And I should explain what the emergency was. It seems that the patient was partying with the defendant and others, smoking some marijuana, drinking some alcohol – the usual behavior of a fine upstanding citizen preparing to drive. The patient was not driving, but her car was involved in a crash in Topanga Canyon. A nice ride – when sober. I hesitate to speculate that being stoned and drunk had anything to do with the vehicle leaving the roadway. The Good Samaritan defendant was in another vehicle, why limited the stoned drunk driving, when you can form a caravan. She was also not driving. The second driver pulled over to assist (apparently he is not a lawyer). The defendant went to assist the passenger, pulled her from the vehicle, and did not move her away from the vehicle, although she claims that it was about to explode. The patient suffered an injury to her spine that resulted in paralysis. This decision makes no attempt to determine if pulling the patient from the vehicle has anything to do with the paralysis, whether leaving her in the vehicle would have made a difference. We do not know. The justices were just playing around with how many ways you could provide care dancing on the head of a pin. It’s what some justices think they are supposed to do. No mention is made of whether the justice in the majority were smoking marijuana at the time of the decision. If we were to emulate their reasoning, we might find them guilty of intoxication without any evidence., but by creatively and inconsistently twisting the intent of the possibly related laws.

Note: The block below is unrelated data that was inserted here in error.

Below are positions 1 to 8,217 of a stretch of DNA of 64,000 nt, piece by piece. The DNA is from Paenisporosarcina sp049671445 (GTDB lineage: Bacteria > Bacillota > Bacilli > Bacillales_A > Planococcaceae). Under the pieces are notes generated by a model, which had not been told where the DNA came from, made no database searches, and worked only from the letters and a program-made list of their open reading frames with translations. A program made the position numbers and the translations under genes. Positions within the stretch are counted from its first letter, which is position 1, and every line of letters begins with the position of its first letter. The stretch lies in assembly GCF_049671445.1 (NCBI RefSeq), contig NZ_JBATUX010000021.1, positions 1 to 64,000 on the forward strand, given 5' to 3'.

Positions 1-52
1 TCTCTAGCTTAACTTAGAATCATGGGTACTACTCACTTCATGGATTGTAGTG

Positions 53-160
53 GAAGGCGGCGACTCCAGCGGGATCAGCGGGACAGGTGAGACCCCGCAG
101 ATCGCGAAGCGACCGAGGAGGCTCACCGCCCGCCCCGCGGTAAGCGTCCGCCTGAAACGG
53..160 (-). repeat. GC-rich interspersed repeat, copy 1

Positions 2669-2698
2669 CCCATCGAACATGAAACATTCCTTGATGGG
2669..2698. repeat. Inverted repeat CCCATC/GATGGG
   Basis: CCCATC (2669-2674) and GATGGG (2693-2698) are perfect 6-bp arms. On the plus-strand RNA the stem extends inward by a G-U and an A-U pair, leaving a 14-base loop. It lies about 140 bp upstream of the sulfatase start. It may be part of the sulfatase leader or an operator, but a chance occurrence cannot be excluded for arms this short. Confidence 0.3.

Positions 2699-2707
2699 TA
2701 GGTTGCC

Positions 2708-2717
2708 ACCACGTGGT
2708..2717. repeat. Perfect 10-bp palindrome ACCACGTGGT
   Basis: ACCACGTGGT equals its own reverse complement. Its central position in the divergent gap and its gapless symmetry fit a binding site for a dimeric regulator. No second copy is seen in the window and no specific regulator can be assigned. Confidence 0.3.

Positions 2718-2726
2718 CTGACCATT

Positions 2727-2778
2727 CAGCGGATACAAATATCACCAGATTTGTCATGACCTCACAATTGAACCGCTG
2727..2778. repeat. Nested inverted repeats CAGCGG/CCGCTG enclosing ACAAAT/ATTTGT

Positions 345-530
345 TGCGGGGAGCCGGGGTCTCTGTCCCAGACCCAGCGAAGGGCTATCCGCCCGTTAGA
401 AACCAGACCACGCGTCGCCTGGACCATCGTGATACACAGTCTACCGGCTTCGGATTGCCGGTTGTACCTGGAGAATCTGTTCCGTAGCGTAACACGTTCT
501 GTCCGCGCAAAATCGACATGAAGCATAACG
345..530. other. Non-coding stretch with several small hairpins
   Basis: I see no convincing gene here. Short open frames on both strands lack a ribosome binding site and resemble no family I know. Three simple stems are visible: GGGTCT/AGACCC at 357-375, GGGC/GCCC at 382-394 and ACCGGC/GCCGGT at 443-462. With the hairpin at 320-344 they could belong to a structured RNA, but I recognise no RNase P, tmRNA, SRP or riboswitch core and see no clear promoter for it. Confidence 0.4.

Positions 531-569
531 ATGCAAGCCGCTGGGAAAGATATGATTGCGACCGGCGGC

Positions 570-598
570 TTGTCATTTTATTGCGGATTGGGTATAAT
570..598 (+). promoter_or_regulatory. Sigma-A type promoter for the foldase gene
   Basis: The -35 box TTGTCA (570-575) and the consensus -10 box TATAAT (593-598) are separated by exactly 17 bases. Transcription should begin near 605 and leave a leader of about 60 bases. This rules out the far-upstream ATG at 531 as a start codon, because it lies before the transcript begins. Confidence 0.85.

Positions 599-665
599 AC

I could give plenty of examples of the sleight of hand used by those in the majority, but it all boils down to this. They assume that when the word medical is used, or when the law is included in a medical section of the legal code, that is significant. That wording tells us exactly what was in the minds of the legislature. The legislators all think with one mind. They all vote together for exactly the same reasons. How could anyone ever suggest that there is discord in a legislative body. They vary from being elegant in their subtlety to making Dick and Jane books seem cryptic. Fortunately, the justices understand exactly what was in the mind of the legislators – It is not what the legislators wrote.

When these omniscient legislators leave out the word medical, we should not pay any attention to that. The legislators made their intent abundantly clear in vague language elsewhere. Only the interpretation that this is designed to encourage provision of medical care to someone who does not need rescuing, can be drawn from the law.